My next test was a more synthy number with Oneohtrix Point Never’s, “Lost But Never Alone”. The sonic clarity along with the song itself was transcendental. In my day-to-day life I’m usually sitting behind a computer—I digress—and I don’t always take time to just listen, to really pay attention, unless I’m in music review mode for Waveform. When the chorus on “Lost But Never Alone” kicked in, I stopped what I was doing and just melted in my chair, letting the music seep in. The song’s production is pretty interesting in that it’s not sonically clear throughout; intentionally hazy and broken, and the drama that creates is heightened when the song cleans up as it progresses. Listening through the Andromedas the song became addictive; I wanted to listen to it again and again, something that—when it happens—is special. The music becomes a part of you, you internalize it. I wanted to live inside that song. I still do.
My final test was to just patch them into my modular rig. I’ve had the same patch—more or less— in my main setup for about a month and I’ve had time to refine it and tame some of the wildness and the Andromedas really brought out every detail that was going through my mixer. It’s not too dense of a patch, and pretty droney, and again, just sitting there listening with my eyes closed, without tweaking the patch, was a wonderful experience. There’s something about having the drivers so near to your eardrum; it’s intimate, as close as you can be to having the music physically being a part of you.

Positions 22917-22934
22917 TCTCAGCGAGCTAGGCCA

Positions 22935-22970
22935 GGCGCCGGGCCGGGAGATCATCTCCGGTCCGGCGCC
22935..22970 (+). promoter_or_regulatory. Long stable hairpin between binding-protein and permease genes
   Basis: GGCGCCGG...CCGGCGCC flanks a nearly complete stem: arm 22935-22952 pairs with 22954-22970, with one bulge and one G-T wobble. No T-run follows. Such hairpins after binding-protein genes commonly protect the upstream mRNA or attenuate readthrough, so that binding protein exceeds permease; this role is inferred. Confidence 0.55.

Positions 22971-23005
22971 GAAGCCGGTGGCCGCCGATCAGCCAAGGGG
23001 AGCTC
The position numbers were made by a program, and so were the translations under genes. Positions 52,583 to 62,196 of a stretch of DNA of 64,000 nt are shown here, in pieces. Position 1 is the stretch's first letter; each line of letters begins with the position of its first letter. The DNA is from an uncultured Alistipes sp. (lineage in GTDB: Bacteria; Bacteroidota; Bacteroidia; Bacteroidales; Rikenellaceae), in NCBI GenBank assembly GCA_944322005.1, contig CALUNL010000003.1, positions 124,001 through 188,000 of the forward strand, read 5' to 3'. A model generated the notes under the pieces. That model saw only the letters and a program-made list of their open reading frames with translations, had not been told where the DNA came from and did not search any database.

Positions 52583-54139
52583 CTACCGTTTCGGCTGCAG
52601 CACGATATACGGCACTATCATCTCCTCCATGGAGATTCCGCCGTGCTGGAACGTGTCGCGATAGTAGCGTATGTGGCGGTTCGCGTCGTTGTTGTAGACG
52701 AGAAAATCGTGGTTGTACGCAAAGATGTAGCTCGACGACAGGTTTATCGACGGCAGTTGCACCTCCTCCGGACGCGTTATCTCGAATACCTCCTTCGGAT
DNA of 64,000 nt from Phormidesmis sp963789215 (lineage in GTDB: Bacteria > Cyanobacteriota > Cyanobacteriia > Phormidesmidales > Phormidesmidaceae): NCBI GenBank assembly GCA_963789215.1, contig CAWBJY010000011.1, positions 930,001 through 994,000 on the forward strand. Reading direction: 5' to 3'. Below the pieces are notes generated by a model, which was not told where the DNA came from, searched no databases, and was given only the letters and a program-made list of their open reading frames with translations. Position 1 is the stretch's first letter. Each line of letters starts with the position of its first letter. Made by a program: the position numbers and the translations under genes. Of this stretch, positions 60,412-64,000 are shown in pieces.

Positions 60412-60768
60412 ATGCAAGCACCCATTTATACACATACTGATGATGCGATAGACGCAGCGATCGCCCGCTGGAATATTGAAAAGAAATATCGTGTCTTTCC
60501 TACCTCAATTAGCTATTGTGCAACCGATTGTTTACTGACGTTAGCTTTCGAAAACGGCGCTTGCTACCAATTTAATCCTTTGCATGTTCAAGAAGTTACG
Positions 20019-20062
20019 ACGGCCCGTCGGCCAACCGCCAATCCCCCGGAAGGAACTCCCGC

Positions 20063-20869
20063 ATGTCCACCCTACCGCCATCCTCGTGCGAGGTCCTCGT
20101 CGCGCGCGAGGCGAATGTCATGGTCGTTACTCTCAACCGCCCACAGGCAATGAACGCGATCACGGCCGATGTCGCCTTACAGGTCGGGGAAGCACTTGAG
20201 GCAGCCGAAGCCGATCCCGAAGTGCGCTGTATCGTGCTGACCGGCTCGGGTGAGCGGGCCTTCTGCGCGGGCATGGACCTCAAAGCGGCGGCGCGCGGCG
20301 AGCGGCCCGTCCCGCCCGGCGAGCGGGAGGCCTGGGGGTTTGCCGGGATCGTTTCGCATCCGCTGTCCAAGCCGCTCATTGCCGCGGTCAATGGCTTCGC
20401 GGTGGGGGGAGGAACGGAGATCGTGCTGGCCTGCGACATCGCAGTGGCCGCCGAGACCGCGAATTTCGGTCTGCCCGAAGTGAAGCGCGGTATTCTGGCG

The Campfire website includes mixing and mastering on its list of uses for the Andromeda along with the styles of music they think the Andromedas excel at for everyday listening. I’m not sure I’d use these as my everyday mixing headphones, for numerous reasons [listening fatigue, sounding too good, etc.] but definitely for referencing, as I try to listen to mixes in as many environments with as many different sources as possible and I they’d be valuable for that.
My only gripe with these headphones actually has more to do with the cable, which is an issue not uncommon in IEM cables: the red dot on the cable to denote the right earbud was barely perceptible and could benefit from being larger, or having some other, easier way to denote the left earbud from the right. I’ve had this issue before—actually with every pair of IEMs I’ve ever owned—to where I’ve had to use a brightly colored nail polish on one bud in order to quickly see the right from left in a club setting. I won’t be doing that with the Andromedas, they’re way too pretty to muss up like that—but I might do something to the cable to help in a dimly lit environment.
Overall, I’m very impressed with the Andromedas, and Campfire Audio themselves. From the unboxing to the construction of the IEMs to heightening my enjoyment of listening to music, with those emerald things in my ears the experience has been so enjoyable. Perhaps the biggest praise I can give them is that they’ve made me want to listen to a lot more music—to just listen and enjoy. How often does that happen?

10Hz–28 kHz Frequency Response
94 dB SPL @ 1kHz: 7.01 mVrms
12.8 Ohms @ 1kHz Impedance
Price: $